Review: Fame: The Musical

Matthew Bourne's Swan Lake. Picture: Comp
Matthew Bourne's Swan Lake. Picture: Comp
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A LOT has changed in celebrity culture since David De Silva introduced a bunch of fame-hungry wannabes from a New York Performing Arts school to a cinematic audience in 1980.

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Fame: The Musical. Picture: Comp

Fame: The Musical. Picture: Comp


As we’re all aware, Big Brother, over-exposure on social media and overnight-success TV-talent-shows are now de rigeur.

Yet while everyone can achieve their 15 minutes of fame courtesy of YouTube, no-one seeking worldwide celebrity (talented or not) can be bothered putting in the hard work any more.

Gary Lloyd’s updated version of the musical may continue to point out the harsh realities of quick-fix notoriety, but what truly take things up to date are the substitution of leg-warmers for mobile phones, references to latter-day celebs such as Katy Perry, and the welcome inclusion of a rather funky live band (perched high above the actors). Oh, and a rap, too.

In 2014, the students come across as a gang of new-age, bohemian hippies. Naturally, they all have their problems and the teachers are just a bunch of stiffs who like to shout a lot.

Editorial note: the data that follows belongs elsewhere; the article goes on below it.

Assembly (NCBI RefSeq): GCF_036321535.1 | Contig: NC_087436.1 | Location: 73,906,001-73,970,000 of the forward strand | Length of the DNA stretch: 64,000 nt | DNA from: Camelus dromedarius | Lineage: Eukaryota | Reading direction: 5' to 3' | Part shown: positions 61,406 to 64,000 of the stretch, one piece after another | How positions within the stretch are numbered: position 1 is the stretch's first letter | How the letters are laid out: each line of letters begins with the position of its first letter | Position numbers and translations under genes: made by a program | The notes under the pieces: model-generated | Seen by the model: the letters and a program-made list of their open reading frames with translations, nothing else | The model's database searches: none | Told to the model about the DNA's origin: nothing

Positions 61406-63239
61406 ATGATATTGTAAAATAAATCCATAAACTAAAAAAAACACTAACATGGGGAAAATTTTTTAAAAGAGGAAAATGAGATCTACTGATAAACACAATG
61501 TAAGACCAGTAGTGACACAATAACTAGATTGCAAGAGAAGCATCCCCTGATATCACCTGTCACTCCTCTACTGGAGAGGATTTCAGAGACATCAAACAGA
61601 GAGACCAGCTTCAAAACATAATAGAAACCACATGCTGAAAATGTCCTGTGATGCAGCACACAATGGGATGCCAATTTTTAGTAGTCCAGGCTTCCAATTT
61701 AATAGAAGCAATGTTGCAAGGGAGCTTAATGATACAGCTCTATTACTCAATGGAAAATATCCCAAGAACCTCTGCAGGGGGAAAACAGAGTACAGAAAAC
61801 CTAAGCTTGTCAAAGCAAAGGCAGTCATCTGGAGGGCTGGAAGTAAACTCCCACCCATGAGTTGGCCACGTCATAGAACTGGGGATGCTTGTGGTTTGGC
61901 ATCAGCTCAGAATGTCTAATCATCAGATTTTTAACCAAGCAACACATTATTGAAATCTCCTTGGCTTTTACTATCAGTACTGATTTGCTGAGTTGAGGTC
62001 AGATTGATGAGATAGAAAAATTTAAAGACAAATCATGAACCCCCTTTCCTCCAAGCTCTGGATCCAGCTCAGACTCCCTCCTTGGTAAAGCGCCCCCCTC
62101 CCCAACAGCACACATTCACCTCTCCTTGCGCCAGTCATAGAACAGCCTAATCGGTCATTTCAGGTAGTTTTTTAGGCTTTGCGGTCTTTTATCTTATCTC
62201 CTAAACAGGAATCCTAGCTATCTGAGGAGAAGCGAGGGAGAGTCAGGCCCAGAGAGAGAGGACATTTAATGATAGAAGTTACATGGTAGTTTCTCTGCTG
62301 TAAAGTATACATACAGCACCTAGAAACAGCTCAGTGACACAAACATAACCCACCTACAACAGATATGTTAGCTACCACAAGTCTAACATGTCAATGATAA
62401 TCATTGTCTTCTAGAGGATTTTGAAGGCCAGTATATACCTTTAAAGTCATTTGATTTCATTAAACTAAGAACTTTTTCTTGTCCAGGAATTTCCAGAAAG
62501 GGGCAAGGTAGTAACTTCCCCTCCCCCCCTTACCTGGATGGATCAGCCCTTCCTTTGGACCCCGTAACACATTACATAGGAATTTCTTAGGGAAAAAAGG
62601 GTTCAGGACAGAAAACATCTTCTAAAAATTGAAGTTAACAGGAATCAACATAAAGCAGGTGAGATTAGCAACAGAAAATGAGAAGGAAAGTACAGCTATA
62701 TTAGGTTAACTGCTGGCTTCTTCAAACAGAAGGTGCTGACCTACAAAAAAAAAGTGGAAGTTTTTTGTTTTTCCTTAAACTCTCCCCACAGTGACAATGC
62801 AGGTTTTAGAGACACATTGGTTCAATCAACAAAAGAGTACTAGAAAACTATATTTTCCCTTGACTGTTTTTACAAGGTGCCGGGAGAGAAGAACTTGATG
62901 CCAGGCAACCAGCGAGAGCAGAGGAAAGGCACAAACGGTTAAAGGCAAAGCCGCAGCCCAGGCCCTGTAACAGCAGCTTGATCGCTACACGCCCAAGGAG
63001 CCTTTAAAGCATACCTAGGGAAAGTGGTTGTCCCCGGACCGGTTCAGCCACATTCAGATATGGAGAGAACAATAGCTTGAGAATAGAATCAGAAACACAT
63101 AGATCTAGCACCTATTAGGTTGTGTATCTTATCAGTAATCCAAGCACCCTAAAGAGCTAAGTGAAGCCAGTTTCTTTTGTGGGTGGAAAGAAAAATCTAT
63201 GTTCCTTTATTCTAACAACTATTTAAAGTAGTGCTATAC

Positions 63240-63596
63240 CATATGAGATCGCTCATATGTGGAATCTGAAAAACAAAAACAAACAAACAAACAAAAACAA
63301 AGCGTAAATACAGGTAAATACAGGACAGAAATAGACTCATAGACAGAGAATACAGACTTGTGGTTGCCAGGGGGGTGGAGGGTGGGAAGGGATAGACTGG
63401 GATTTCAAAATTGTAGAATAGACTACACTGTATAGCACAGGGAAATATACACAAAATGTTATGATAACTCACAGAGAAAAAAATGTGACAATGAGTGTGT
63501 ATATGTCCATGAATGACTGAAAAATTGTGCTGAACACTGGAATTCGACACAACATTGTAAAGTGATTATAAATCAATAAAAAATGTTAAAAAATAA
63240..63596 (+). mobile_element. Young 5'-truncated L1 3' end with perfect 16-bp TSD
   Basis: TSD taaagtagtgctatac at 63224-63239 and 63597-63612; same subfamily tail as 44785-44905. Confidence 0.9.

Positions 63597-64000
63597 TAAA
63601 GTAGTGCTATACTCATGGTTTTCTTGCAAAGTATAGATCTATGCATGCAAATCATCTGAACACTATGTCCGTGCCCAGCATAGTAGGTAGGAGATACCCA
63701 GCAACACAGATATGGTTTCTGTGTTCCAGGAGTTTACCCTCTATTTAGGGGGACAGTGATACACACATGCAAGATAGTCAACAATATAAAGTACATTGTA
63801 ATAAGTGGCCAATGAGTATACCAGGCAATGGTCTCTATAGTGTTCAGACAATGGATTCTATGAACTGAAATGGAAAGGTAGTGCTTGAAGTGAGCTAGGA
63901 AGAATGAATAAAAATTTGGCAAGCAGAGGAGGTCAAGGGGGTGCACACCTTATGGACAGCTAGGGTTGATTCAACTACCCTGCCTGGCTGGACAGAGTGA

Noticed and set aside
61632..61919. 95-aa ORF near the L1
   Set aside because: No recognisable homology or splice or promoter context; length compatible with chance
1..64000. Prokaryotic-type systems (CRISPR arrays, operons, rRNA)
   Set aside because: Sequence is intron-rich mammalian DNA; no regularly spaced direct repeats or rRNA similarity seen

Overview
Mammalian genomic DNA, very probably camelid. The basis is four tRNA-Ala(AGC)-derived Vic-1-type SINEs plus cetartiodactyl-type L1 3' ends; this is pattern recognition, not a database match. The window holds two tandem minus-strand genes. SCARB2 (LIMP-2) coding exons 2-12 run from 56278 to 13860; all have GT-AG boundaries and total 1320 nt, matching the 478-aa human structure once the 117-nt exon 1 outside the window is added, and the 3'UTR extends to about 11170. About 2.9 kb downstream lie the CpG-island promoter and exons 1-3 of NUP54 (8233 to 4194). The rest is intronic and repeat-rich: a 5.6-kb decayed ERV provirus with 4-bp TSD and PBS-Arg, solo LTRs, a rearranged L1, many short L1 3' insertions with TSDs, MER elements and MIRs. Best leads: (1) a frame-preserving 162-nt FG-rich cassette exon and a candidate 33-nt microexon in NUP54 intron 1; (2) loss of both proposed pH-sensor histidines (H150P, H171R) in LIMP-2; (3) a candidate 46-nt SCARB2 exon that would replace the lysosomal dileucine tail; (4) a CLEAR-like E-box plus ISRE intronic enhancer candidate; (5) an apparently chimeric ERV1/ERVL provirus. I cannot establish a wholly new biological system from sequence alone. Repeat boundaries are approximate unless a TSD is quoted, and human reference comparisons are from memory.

Speaking of issues, hip-hopping Tyrone (Alex Thomas) is illiterate, Mabel (Molly Stewart) struggles with her weight, and Carmen (Jodie Steele) is, well, just too talented to be wasting her time in class.

Ignoring the rather clunky and distracting stage set, the real allure of this production is – yes, you guessed it – the singing and dancing.

The choreography is as tight as the traffic on Times Square, and the closing pop-show element will, at the very least, leave you feeling like you truly experienced something – even if the one-dimensional emotions of the characters don’t.

The flamenco-infused Junior Festival segment, meanwhile, has more shine than a bottle of Mr Sheen, and despite not being one of the main stars, Stewart’s solo singing performance is head and shoulders above anyone placed higher than her on the cast sheet.

And therein lays the irony: while none of the actors from the original 1980 movie and its subsequent TV spin-off went on to discover any real fame, one or two here may well go on to realise the real thing for them-selves.

• Run ends Saturday